October 6, 2013
New Esquire Obama Cover: What's in a Background?
I wonder what you think about this portrait on the cover of the Philippine edition of Esquire? Might it signal Obama’s transition to lame duck status, the blank canvas behind him suggestive of what kind of legacy he leaves behind? Or, as in Bush’s case, perhaps it telegraphs an active effort by the minions to help shape that narrative by way of second-half-of-the-second-term themes and programs. On the other hand, though, perhaps it’s more critical than that, speaking about a man who remains overly formulaic about where he stands or what he stands for? And then, speaking to how well or poorly the White House was in control of the President’s image, do you think they had any idea the photographer was going to frame him by isolating the backdrop as a prop?
Just to lend a little more visual background for you to consider, by the way, here is the version of the picture photographer Mark Mann posted to his blog and to Instagram, I believe. The copy reads:
Mr president smile please #potus photographed in the diplomatic room of the Whitehouse sep 2013. #obama
You’ll notice how the more severely-cropped Esquire cover lacks a smile (it’s actually on the tense, or the bored side, actually) and has lost more outside detail. (So long, Washington!)
Finally, I don’t know what you make of the choice of the Diplomatic Room as a setting, or the wallpaper that the crop now chooses to reference. Titled “Views of North America” and acquired by Jackie Kennedy, it was first printed in 1834 by Jean Zuber et Cie in Rixheim, Alsace, based on engravings from the 1820’s of the early American landscape as idealized by the French. (Here is a collection of images from the room. The full installation consists of 32 scenes but I was having trouble finding more detailed images of the panels.) This post from SalemNews.com provides some commentary on how the mannered mixed-race scenes (closer example), and images of Native Americans “paper over” the reality of American slavery and the contemporaneous eradication of Indian tribes.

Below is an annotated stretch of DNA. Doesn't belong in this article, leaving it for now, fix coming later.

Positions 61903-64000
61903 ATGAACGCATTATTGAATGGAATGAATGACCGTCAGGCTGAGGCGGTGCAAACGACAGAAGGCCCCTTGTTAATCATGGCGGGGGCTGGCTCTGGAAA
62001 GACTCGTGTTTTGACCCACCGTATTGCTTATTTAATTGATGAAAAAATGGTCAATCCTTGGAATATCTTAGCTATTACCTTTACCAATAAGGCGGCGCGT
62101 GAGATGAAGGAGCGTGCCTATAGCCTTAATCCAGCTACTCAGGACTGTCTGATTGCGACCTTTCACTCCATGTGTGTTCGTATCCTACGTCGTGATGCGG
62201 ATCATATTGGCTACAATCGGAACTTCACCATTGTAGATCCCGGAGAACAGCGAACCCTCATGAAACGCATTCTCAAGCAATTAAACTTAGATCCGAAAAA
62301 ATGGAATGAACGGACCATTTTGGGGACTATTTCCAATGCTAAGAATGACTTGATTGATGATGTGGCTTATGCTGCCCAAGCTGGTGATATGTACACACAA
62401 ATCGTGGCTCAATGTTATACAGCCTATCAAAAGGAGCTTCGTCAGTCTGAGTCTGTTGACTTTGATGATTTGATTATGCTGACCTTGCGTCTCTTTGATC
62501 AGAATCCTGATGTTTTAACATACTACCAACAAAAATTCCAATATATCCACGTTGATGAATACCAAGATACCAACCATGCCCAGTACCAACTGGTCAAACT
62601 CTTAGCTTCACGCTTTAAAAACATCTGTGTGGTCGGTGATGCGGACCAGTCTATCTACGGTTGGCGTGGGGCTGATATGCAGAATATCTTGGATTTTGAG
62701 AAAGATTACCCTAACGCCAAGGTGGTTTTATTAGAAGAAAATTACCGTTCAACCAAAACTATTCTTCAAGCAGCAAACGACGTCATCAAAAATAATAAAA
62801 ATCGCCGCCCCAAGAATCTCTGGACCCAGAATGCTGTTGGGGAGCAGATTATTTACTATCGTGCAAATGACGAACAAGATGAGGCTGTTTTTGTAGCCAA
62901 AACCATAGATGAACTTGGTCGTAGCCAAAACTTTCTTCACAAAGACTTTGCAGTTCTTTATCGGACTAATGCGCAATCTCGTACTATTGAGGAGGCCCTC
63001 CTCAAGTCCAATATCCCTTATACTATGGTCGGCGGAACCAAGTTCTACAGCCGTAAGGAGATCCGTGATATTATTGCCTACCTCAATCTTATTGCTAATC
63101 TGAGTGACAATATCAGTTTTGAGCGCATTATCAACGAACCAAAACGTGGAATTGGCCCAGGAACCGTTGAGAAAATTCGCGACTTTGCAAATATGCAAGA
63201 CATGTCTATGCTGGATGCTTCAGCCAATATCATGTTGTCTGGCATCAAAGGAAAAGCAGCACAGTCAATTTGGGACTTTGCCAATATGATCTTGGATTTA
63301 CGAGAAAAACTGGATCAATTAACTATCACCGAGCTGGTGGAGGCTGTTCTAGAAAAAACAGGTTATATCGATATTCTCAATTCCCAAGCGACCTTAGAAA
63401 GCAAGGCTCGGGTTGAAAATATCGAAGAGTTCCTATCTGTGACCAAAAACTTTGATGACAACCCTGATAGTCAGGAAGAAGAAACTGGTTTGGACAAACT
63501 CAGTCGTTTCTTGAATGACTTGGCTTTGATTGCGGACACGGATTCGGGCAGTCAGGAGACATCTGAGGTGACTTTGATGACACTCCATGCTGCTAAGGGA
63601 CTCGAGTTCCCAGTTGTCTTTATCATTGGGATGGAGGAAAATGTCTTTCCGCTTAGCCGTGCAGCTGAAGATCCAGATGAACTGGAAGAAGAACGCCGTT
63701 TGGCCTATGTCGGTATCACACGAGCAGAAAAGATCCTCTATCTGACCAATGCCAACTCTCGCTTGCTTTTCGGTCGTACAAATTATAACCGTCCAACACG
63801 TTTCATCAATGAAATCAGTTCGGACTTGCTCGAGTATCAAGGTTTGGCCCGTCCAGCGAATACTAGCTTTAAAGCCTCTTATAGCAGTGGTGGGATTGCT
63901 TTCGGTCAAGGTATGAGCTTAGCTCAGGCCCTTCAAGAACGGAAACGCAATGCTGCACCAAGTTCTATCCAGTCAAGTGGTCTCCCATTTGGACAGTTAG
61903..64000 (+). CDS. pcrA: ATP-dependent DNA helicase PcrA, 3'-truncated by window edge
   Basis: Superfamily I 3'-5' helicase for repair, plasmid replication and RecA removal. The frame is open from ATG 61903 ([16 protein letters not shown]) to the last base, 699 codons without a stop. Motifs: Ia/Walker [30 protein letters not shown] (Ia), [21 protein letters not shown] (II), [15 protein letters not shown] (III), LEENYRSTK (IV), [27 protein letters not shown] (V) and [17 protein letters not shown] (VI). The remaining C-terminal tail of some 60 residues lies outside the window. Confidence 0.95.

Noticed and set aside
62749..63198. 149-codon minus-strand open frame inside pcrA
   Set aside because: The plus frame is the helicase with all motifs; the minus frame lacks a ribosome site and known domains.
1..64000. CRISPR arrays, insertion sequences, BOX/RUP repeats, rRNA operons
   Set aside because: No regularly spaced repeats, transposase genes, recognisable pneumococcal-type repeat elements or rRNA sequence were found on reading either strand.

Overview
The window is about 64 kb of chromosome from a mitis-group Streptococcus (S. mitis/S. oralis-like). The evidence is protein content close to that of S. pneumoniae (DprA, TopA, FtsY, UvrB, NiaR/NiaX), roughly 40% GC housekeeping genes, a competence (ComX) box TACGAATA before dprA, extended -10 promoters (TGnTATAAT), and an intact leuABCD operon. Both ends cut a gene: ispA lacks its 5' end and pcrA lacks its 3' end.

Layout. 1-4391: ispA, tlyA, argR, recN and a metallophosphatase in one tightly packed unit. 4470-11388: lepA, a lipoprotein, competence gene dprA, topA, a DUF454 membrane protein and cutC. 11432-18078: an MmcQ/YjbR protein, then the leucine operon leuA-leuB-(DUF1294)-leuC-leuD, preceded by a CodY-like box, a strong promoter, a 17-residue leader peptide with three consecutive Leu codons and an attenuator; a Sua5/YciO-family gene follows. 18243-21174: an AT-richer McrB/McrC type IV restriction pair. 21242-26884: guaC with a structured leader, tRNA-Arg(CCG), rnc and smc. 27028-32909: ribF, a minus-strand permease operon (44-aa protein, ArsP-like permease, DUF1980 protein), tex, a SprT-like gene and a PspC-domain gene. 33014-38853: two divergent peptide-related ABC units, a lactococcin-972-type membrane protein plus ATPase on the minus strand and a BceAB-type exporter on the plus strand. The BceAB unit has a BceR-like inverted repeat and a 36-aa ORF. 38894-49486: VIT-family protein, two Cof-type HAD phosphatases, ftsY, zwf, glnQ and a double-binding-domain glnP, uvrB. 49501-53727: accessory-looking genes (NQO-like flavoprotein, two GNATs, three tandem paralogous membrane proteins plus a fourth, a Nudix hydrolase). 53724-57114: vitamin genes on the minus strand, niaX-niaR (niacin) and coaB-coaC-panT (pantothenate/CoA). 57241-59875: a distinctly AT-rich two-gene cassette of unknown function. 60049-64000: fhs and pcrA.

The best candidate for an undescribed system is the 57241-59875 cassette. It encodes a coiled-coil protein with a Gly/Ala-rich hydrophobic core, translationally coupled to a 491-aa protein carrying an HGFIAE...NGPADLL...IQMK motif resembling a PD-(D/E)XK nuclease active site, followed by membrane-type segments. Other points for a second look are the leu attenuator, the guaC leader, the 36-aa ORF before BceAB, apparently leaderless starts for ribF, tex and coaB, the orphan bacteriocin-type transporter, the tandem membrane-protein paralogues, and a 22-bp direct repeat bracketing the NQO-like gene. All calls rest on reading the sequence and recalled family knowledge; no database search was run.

Here, by the way, is Pete Souza and the Obama’s playing with the background three-and-a-half years ago. I’m not prepared to say the background has anything to do with the Philippines, or the President’s race, somehow, but the Esquire cover might suggest, at least, that the President doesn’t let his true nature come through enough.
(cover photo: Mark Mann for Esquire/Art Director Ces Olondriz. photo 2: Pete Souza/White House. May 5, 2010. caption: After doing a series of posed photos, the President started joking around with the First Lady in the Diplomatic Reception Room of the White House before a Cinco de Mayo event.)
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